1948: A Full-Face Portrait
For one short season, the club decided to replace the full-body caricature of a Native American baseball player with this full-face portrait of Chief Wahoo. The main elements of the image you’ll instantly recognize remain the same: the cartoonish style, the giant grin, and the no-less-giant eyes.
1949 - 1972: The First Iteration of the Famous Logo
This is the logo most fans associate with the team. It’s Chief Wahoo’s profile, with the red taking over the image. His cartoonish smile and giant eyes are in place, too. The image itself has a friendlier feel to it than its predecessor.
1973 - 1978: A Blue-Colored Reimagination
The second most visually complex logo, this one switched the primary color to navy blue. In it, a baseball takes center stage. Around it, ‘Indians Cleveland’ is written in that classic-for-baseball block font. Against the baseball, you can still see Chief Wahoo standing with a baseball bat.
1979 - 1985: A Comeback to the 1949 Logo
That reimagination of the already-famous logo didn’t stick with the audience. That’s why the Indians reverted to their previous design after six seasons. There was one significant change, though – the image got vertically reflected.
1986 - 2013: A Subtle Color Palette Change
It’s the same design as the previous one – except for one tiny detail. That detail is the shade of red. Here, it was made brighter and more vibrant. That’s a quick trick to make any design stand out, so it’s no wonder the Indians used it.
2014 - 2020: The Return to a Block C
Considering the decades-long pushback against the Chief Wahoo mascot, the Indians changed their primary logo to a red block C in 2014. This one was minimalistic and resembled the very first logo of the club, except that the letter got thinner.
How Both the Name & Logo Got Protested
The club’s decision to rebrand itself as the Guardians didn’t come out of the blue. The movement against the name and logo started in the 1970s. The club defended using them, saying they “honor Native Americans.” But organizations like the National Congress of American Indians weren’t buying it.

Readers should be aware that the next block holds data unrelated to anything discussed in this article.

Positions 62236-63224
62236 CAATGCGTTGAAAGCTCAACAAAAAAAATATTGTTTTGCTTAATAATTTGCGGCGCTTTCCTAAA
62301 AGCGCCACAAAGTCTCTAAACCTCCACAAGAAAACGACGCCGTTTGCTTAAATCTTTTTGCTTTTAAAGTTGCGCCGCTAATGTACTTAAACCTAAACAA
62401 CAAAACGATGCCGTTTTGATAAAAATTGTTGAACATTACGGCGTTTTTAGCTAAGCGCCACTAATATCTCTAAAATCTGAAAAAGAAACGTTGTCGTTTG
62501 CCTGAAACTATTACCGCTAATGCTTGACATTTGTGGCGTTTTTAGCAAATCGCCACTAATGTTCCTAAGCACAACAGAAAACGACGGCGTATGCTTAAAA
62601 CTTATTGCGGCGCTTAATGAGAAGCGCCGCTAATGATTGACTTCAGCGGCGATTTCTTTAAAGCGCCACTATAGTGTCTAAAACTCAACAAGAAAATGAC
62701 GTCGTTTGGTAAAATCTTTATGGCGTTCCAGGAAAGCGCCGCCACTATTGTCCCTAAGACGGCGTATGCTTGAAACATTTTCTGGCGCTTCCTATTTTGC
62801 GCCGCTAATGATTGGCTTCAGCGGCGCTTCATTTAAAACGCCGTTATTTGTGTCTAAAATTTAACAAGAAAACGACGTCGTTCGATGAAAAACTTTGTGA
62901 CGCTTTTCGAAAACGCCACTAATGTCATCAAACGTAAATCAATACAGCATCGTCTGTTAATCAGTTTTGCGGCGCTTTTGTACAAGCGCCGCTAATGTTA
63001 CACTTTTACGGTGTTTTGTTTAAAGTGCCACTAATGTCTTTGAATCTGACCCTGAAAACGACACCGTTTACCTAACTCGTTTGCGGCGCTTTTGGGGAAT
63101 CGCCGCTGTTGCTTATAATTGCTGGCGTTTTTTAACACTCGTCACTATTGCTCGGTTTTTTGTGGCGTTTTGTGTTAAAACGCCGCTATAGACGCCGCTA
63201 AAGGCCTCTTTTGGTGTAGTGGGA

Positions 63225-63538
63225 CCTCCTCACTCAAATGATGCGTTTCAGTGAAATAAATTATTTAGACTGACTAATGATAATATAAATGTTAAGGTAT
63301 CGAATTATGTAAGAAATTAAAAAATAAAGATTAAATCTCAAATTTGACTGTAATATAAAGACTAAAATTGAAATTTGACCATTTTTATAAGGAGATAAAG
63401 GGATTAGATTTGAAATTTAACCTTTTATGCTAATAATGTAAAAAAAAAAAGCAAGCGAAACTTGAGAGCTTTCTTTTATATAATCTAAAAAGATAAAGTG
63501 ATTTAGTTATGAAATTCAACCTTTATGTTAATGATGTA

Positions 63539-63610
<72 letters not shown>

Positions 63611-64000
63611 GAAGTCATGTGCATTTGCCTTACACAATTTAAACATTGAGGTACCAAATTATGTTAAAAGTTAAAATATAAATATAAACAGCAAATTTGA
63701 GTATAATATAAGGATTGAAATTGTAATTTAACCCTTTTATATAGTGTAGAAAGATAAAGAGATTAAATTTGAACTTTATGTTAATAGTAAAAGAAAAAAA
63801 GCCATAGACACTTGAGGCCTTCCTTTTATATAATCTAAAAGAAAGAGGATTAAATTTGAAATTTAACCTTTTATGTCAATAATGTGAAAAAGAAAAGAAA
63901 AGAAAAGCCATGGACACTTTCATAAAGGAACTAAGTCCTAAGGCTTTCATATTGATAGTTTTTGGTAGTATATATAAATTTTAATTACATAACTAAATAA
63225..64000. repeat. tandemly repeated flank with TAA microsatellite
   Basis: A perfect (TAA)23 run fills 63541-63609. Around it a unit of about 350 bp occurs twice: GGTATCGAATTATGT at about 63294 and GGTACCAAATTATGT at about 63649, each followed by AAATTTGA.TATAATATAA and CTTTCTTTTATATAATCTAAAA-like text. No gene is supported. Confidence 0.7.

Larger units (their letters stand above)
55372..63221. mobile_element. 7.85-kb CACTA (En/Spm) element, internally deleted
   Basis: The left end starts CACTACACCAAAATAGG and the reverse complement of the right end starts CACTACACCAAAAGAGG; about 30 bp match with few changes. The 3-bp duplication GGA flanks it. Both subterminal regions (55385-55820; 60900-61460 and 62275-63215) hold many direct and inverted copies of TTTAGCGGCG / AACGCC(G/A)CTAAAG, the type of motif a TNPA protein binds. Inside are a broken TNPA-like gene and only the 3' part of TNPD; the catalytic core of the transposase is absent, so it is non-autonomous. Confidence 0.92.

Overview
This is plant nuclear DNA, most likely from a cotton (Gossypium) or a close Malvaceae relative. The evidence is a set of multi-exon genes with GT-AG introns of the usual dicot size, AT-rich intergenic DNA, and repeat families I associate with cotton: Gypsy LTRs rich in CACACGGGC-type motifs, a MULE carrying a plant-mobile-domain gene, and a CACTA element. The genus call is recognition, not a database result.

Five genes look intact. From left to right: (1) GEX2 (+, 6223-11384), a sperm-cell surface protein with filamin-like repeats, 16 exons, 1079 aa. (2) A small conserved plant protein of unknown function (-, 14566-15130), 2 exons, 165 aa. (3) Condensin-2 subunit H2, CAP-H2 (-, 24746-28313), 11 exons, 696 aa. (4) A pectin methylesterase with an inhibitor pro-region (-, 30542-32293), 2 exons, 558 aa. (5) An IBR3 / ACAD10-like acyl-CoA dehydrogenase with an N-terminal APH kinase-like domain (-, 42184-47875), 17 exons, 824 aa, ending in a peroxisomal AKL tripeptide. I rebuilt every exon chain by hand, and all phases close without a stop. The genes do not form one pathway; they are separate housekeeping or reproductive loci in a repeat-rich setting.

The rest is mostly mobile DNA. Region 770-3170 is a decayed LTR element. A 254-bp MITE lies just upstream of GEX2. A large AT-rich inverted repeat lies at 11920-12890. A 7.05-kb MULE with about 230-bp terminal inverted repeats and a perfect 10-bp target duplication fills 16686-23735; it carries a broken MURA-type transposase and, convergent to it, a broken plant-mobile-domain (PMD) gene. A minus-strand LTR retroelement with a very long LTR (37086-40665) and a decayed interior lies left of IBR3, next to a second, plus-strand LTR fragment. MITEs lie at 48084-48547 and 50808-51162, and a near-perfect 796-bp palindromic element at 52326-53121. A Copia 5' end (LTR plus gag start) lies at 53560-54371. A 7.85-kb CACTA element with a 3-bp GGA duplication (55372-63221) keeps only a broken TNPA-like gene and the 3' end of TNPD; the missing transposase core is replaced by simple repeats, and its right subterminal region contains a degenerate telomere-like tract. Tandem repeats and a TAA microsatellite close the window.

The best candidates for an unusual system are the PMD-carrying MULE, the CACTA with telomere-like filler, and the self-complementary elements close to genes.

The reason? Native American symbols by non-native sports teams reinforce harmful ethnical stereotypes. The logo itself is a caricature, nonetheless. Plus, on top of that, it means non-native teams can capitalize on the image of another ethnic group.
The Birth of a New Identity
Why Guardians? The club held hundreds of hours of interviews, brainstorming sessions, and a survey of 40,000 fans. Guardians turned out to be the number one option among almost 1,200.
The name is inspired by Guardians of Traffic – eight statues on the Hope Memorial Bridge in Cleveland. They are the symbol of the progress in transportation – and the city itself.
What does the logo look like now? It was revitalized as a block G with wings on the left and a baseball on the right behind it. Red remained the primary color, with a lot of white added to the mix and black outlines. A block C is also used in some merchandise, like baseball caps.
As you can see, the team’s logo has greatly changed throughout its history. Despite that, its most recognizable features, like the cartoonish style or the color palette, remained in place (for most of the club’s history).
Of course, there’ll always be those who were for and against the team’s rebranding. Fans are fans, after all. But one thing is for sure: the club’s decision to move past the problematic brand identity is a sign to others that it’s feasible and worth doing.